Why drought alone does not explain Lake Mead’s expanding bathtub ring
by Allen Best
It’s been a good runoff this year in the Rocky Mountains, the Colorado River still swelling in size last weekend as it flows out of Rocky Mountain National Park, flexing muscle as the Eagle, the Gunnison and other tributaries augment its flows on the way toward Utah.
So why is Lake Mead continuing to decline? The giant storage reservoir, located near Las Vegas, in May dropped to its lowest level since 1937, the year after Hoover Dam was completed.
“Drought” is the usual answer. “Over-appropriation” is another. But an increasing body of evidence points to a more complicated story: the water is literally going up into the air.
That’s the thesis of Brad Udall, a senior water and climate scientist at the Colorado Water Research Institute. “Climate change is water change,” he said in a presentation at the Martz water conference held last week at the University of Colorado-Boulder.
The Colorado River Basin has had horrendous droughts this century. The summer of 2002 toppled records hundreds of years old. There have been big snow years, too. Taken altogether, the period from the 2000 to 2015 had lower snowpack, meaning drought.
Still, this drought was only a little worse than those of earlier periods, such as in the late 40s and the 1950s, said Udall. Yet the water flowing down the river is significantly less.
“What is making these droughts so much worse?” he asked. Rising temperatures, he answered. Rising temperatures increase the evapo-transpiration rate. Things get hotter, and more water evaporates. It gets hotter, and planets need more water.
“It’s really pretty simple,” he said.
This has important implications for the Colorado River and its tributaries, as well as the roughly 40 million people who derive at least part of their water from the basin. Colorado River Basin waters also irrigate 5.5 million acres of farmland and, thorough hydroelectric turbines at Hoover, Glen Canyon and other dams, has generating capacity of 4,200 megawatts.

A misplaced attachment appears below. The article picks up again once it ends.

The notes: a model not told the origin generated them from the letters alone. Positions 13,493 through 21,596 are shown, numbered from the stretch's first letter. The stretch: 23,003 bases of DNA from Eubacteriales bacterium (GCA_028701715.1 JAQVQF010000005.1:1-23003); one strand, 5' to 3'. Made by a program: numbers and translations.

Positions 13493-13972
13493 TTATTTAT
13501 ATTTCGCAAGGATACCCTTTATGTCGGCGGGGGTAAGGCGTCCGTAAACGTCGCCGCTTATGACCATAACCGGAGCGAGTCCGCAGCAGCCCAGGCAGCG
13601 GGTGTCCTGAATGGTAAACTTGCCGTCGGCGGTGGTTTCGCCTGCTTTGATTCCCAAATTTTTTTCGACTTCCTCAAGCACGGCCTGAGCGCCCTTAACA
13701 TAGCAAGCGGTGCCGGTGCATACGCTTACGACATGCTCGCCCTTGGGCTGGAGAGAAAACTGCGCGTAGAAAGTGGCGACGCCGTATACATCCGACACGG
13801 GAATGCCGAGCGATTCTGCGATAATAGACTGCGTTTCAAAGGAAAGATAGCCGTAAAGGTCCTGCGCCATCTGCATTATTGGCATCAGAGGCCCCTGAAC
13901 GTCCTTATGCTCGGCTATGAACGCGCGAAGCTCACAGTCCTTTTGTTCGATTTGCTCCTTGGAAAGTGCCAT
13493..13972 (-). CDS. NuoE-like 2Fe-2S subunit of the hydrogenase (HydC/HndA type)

Those statistics came from Lawrence MacDonnell, senior fellow at the Getches-Wilkinson Center for Natural Resources, Energy, and the Environment. He painted a picture of a river system being asked to do more than it is capable of. “Our allocation exceeds our supply,” he said in explaining the various compacts and entitlements governing withdrawals form the river by the states, Mexico and Native American tribes.
The various dams on the river have the capacity to store four times the Colorado River’s annual flow, but the flows have been decreasing.
“We have climate scientists telling us that we will have a reduced supply of water in the future, even as there are others who say they will use more water from the Colorado River Basin,” he said. “Where is the reality?”
MacDonnell pointed to conservation as critical. “Some impressive work has been done, particularly by cities to manage urban water demand through conservation,” he said.
As agriculture remains the dominant use of water in all states, MacDonnell sees reduced ag water as inevitable. “No doubt about it, there will be some retirement of agriculture,” he said.
A “structural deficit” is often mentioned in Colorado River discussions. The deficit is inherent in the allocations of water out of Lake Mead, said Amy McCoy, of the University of Arizona. Again, the idea is that more water is assumed in allocations than actually exists.
While deliveries have been made, Lake Mead is being drawn down by 1.2 million acre-feet per year. Measured on the walls of Hoover Dam, that means a decline in the water level of 12 feet per year.
A giant slice of water from the Colorado is transferred to Phoenix-Tucson areas via the Central Arizona Project. Unlike most areas of the West, agriculture in that delivery project has lowest priority. But curtailment of water deliveries would also affect Native American tribes and even cities.
Taylor spoke of the inevitability of curtailed water deliveries, a shrinking of the circle, and the need to “share the burden, share the water.”
In a way, that’s what Udall was also talking about. He alluded to a Bureau of Reclamation report from earlier this year that predicted substantially the same amount of water in the Colorado River through the 21st century.
“Do you believe that? I don’t,” he said. Again, he drew attention to the 16 years of drought that can only partially be explained by reduced snowfall and other precipitation.
What is needed, he suggested, is a proper appreciation of risk when making decisions about water—including, as climate scientists have warned, that much hotter temperatures will mean even less water in the Colorado for the 40 million people who depend upon it.
Nobody really knows whether the changing climate will produce more water or less. The growing evidence is that the climate is already changing and, as Udall demonstrated, the upshot is less water.